New Delhi: Breaking the diplomatic deadlock, the national security advisors of India and Pakistan held a meeting away from the public gaze in Bangkok on Sunday, six days after the two prime ministers met in Paris on the sidelines of the climate conference.
National Security Advisor Ajit Doval and his Pakistani counterpart Nasir Janjua, their foreign secretaries S Jaishankar and Aizaz Ahmad Chaudhry held their marathon meeting in the Thai capital, barely six days after their Prime Ministers Narendra Modi and Nawaz Sharif held a brief meeting in Paris obviously with a view to revive the stalled dialogue process.
A joint statement, issued after the meeting said, “Pursuant to the meeting of the Prime Ministers of India and Pakistan in Paris, the NSAs, accompanied by the Foreign Secretaries, met in Bangkok today.
“Discussions were held in a candid, cordial and constructive atmosphere. They were guided by the vision of the two leaders for a peaceful, stable and prosperous South Asia.
“Discussions covered peace and security, terrorism, Jammu and Kashmir, and other issues, including tranquility along the LoC. It was agreed to carry forward the constructive engagement.”
The choice of a neutral third country venue for the NSAs meeting may have been prompted by a desire to avoid a repeat of the events that led to the cancellation of a visit by the then NSA Sartaj Aziz to New Delhi for talks.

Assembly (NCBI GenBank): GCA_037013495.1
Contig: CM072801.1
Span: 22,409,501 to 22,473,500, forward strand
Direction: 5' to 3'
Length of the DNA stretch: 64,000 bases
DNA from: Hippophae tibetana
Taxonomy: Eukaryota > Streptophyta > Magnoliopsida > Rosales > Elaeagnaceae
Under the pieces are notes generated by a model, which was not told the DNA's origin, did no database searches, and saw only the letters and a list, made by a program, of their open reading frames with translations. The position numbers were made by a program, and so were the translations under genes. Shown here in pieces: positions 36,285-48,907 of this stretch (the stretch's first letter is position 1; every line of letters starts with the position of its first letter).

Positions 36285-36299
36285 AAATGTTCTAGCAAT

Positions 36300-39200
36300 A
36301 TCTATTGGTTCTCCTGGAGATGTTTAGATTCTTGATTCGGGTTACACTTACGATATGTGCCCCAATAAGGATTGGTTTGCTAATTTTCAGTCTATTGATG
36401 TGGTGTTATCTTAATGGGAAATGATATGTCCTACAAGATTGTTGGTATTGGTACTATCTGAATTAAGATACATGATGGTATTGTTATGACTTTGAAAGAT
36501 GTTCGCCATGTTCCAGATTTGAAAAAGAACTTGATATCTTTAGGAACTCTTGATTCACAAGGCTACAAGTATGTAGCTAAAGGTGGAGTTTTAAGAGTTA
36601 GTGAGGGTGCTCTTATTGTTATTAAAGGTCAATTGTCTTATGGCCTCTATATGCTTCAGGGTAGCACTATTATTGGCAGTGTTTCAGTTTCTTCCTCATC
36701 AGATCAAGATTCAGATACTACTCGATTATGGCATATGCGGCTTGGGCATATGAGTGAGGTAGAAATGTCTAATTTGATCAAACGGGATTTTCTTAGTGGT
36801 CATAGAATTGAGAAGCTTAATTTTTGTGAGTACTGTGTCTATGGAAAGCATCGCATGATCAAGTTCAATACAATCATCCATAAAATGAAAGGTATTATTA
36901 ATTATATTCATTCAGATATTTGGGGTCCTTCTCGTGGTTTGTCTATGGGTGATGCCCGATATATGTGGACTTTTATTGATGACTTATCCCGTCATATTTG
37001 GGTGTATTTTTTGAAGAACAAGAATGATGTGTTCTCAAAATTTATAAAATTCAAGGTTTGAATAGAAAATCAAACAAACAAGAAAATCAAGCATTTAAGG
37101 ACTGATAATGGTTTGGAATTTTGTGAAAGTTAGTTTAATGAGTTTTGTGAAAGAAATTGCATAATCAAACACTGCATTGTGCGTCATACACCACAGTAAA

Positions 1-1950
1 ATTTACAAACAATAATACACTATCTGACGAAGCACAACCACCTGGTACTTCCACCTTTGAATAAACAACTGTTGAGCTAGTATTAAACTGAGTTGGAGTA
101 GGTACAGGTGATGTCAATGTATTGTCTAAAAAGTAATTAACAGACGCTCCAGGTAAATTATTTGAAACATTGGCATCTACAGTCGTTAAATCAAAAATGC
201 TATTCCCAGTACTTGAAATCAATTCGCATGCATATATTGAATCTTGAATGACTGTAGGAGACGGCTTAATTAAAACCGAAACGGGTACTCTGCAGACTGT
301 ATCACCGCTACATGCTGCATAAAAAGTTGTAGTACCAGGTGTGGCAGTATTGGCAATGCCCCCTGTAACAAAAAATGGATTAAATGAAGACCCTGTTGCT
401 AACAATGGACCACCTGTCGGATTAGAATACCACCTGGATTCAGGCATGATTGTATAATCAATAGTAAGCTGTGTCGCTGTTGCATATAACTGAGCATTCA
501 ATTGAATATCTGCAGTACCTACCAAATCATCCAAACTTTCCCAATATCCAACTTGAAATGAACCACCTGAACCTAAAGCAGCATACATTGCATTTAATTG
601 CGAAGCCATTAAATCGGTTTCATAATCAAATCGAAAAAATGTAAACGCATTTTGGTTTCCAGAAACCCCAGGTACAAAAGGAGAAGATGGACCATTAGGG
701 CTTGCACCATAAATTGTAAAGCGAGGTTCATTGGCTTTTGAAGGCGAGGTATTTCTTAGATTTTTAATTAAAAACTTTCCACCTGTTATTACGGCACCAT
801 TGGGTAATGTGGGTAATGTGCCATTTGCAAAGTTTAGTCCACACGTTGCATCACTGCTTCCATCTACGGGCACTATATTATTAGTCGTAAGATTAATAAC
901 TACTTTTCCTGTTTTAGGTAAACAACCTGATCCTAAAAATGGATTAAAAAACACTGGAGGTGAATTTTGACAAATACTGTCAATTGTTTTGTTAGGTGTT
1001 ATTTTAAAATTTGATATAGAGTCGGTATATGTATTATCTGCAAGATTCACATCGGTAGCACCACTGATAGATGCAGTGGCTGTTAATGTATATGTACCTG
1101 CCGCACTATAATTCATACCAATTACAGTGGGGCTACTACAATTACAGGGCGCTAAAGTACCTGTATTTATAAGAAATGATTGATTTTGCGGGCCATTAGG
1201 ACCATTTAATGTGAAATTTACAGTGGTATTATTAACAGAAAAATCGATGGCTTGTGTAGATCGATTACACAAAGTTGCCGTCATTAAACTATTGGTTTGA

Pakistan had called-off the visit after New Delhi had made it clear that Aziz would not be allowed to meet Kashmiri separatist leaders in the Indian capital.
For the record, Indian sources said Bangkok had been chosen because of the “convenience” of both the sides. As Foreign Secretary was already in Tokyo in connection with Japanese Prime Minister Shinzo Abe to India and Pakistani side was also travelling, it was decided to meet in Bangkok due to the “convenience” of the two sides, sources said.
The Bangkok meeting also paves the way for a visit by External Affairs Minister Sushma Swaraj to Islamabad this week to attend a multilateral conference on Afghanistan.
Today’s breakthrough clearly indicates that Modi-Sharif meeting in Paris was more than a sudden encounter and “exchange of courtesies” as had been claimed by the Indian side although Sharif had told Pakistani media that he had a “good meeting” and “doors of dialogue should open”.
The decision of the NSAs to take forward the “constructive” engagement also clearly suggest that they may have worked out a roadmap for resumption of the stalled bilateral dialogue, the details of which may emerge after Swaraj’s likely trip to Pakistan.